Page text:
By Marie Hawthorne
Last week a solar plant in the Las Vegas area was damaged when a man rammed his car through the gates and then set it on fire. He’s now facing terror charges. This is only one in a recent string of attacks on the energy infrastructure. Let’s review what’s happened in the past three months.
Timeline of recent infrastructure attacks
January 4, 2023: Police suspect Mohammed Mesmarian damaged a Las Vegas solar power plant. Part of the facility remains shut down. Police found an iPhone and laptops in the vehicle connected to Mesmarian. When caught by police, Mesmarian claimed he set his car on fire “for the future.” (source)
Christmas Day, 2022: Four substations in Washington State were damaged. Suspects broke fences and caused fires, ultimately leading to approximately 14,000 people losing power on Christmas evening. (source) Two men, Matthew Greenwood and Jeremy Crahan from Puyallup, WA, were charged. They claimed that they wanted to cause power outages to make it easier for them to steal things. (source)
December 7, 2022: Shots were fired out of the passenger side of a vehicle near the Wateree Hydro Station in South Carolina. The FBI is investigating; however, witnesses claim that the gunfire wasn’t directed at them or the power station or dam, but into nearby woods. (source)
December 3, 2022: Gunfire in Moore County, North Carolina damaged two substations. The OP already did a detailed piece on this here. In short, multiple shots were fired at two substations, causing more than 30,000 people to lose power for a few days, and millions of dollars worth of damage. No one has been charged, and no groups have claimed responsibility. (source)
Late November 2022: Puget Sound Energy in Washington State reported two incidents at substations. They have not been offering any more details because of an ongoing FBI investigation. (source) A Portland General Electric substation was also damaged, but like the damaged substations in Washington, details have not been forthcoming because of the FBI investigation. (source)
11/24/22 (Thanksgiving Day): A Clackamas County, Oregon substation was shot up and short outages ensued. (source) No one has been charged. (source)
Mid-November 2022: Two substations near Woodland, WA two substations were damaged, causing brief outages. (source) No one has been charged. (source)
November 11, 2022: Transformers in Maysville, North Carolina, were damaged, causing 12,000 people to lose power for about two hours. (source) No one has been charged.
This is a lot of attacks in a short span of time. And the above is a summary of what we know. There are still many unknowns here.
Who’s behind it all?
Within the government, law enforcement communities, and mainstream media, there is a widespread assumption that these attacks are related to white supremacist groups. Several small groups of men with ties to white supremacist groups have been arrested in the past two years for plotting attacks similar to the ones that actually took place, especially the attack in North Carolina.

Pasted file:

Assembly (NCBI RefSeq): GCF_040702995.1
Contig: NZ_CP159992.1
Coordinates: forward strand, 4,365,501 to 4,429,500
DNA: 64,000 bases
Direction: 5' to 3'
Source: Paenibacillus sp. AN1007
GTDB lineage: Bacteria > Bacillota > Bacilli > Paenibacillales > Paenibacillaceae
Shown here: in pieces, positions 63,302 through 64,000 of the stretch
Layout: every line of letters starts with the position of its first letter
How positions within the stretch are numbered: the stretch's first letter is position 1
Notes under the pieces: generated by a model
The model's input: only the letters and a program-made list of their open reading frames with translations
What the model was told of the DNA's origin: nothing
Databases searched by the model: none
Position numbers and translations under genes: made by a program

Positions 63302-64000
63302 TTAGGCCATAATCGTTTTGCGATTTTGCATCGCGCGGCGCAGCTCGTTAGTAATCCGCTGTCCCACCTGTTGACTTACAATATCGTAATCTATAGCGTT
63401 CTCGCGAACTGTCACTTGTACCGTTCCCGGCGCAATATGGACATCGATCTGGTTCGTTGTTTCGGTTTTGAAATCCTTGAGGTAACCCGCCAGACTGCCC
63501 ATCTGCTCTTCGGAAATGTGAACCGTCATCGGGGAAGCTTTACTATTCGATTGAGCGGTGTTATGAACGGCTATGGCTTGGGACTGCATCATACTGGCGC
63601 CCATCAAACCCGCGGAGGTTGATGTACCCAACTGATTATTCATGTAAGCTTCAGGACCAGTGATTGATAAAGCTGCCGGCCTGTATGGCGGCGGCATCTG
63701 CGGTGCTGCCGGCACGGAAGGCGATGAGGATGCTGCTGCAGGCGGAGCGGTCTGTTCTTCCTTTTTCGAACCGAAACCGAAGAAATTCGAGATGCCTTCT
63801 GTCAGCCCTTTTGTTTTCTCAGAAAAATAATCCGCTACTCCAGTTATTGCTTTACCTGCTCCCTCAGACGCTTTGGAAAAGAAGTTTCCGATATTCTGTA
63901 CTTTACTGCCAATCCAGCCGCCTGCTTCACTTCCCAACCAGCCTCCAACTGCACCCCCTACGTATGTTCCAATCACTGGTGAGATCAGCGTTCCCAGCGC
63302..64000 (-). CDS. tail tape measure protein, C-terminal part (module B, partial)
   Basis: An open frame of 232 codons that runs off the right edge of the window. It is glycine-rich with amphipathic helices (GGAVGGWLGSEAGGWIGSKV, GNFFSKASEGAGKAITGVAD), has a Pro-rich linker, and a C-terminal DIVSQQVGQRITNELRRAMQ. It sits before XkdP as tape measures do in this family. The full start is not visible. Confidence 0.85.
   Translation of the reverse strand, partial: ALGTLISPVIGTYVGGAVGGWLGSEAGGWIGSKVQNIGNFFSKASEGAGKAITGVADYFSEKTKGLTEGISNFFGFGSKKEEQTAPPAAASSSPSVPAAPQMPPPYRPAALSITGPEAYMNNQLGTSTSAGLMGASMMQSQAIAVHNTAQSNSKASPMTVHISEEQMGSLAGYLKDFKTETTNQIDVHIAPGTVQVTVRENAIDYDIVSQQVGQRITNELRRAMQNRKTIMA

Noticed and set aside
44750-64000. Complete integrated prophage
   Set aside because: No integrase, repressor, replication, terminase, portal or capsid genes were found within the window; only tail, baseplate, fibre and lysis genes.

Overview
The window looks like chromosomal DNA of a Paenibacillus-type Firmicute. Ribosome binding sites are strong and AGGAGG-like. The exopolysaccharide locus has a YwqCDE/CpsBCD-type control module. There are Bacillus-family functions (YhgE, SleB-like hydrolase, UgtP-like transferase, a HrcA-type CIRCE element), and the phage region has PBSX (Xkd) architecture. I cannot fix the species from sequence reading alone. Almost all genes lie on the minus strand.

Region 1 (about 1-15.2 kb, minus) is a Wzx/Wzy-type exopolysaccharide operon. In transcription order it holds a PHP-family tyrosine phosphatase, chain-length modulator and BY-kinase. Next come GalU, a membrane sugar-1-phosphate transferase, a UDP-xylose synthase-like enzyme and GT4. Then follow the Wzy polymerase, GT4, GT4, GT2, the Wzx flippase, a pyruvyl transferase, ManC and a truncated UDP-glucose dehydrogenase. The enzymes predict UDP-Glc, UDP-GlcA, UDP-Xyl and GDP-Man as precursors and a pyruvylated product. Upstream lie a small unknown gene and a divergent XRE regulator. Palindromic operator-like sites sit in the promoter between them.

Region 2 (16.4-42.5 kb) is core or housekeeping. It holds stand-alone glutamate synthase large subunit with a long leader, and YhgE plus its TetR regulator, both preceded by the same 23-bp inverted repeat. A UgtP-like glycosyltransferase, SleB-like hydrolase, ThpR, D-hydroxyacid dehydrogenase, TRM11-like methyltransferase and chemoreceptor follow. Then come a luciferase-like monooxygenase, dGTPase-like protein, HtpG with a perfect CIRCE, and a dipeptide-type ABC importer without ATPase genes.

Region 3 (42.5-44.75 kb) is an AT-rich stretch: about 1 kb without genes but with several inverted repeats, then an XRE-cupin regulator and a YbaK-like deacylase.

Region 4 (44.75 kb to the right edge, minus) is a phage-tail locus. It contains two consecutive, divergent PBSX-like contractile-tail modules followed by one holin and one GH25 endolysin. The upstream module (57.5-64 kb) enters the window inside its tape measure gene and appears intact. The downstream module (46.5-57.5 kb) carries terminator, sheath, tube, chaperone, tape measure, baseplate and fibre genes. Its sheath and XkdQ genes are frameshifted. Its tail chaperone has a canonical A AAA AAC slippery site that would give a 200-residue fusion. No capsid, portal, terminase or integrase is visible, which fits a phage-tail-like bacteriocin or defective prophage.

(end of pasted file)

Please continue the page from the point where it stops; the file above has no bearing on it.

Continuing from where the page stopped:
In the OP article, Mike discusses how the current theory regarding the Moore County substations is that it was some kind of protest about a drag show in town. It’s possible—but nothing has been proven, no one has been charged, no arrests have been made, and no one has claimed responsibility. Terrorists often claim responsibility; that’s usually the point, so they can make their message public.
Greenwood and Crahan, the men charged in the Christmas Day vandalism, have not been linked to any groups so far. And somehow, I doubt a man named Mohammed Mesmarian is a white supremacist, though I could be wrong.
A lot going on right now is unexplained. So far, no one has been charged with the fires at food processing facilities, either. Many of them were accidental, but not all. I guess the federal agencies have been too busy making sure no one is subjected to political incorrectness on Twitter to find out what’s going on with actual, physical destructive crime.
Crime, in general, seems to be increasing.
Then, of course, there is the amount of cybercrime.
We still don’t know whether or not the FAA system outage that caused an air traffic nightmare on Wednesday was deliberate or not But we do know that the Colonial Pipeline attack was hacked last year, disrupting fuel supplies along the eastern seaboard for a week.
My neighborhood has been affected a lot by increasing crime over the last three years; and while part of me wishes there was one bogeyman to blame for everything, right now it seems hard to pin these problems on any one thing. There doesn’t seem to be anything solid to react to.
What about you?
Who do you think is responsible for this uptick in attacks on the grid? Do you believe this is intentional and organized? Do you know of any other attacks not mentioned here? And how prepared are you for long-term outages? Let us know what you’re thinking in the comments section.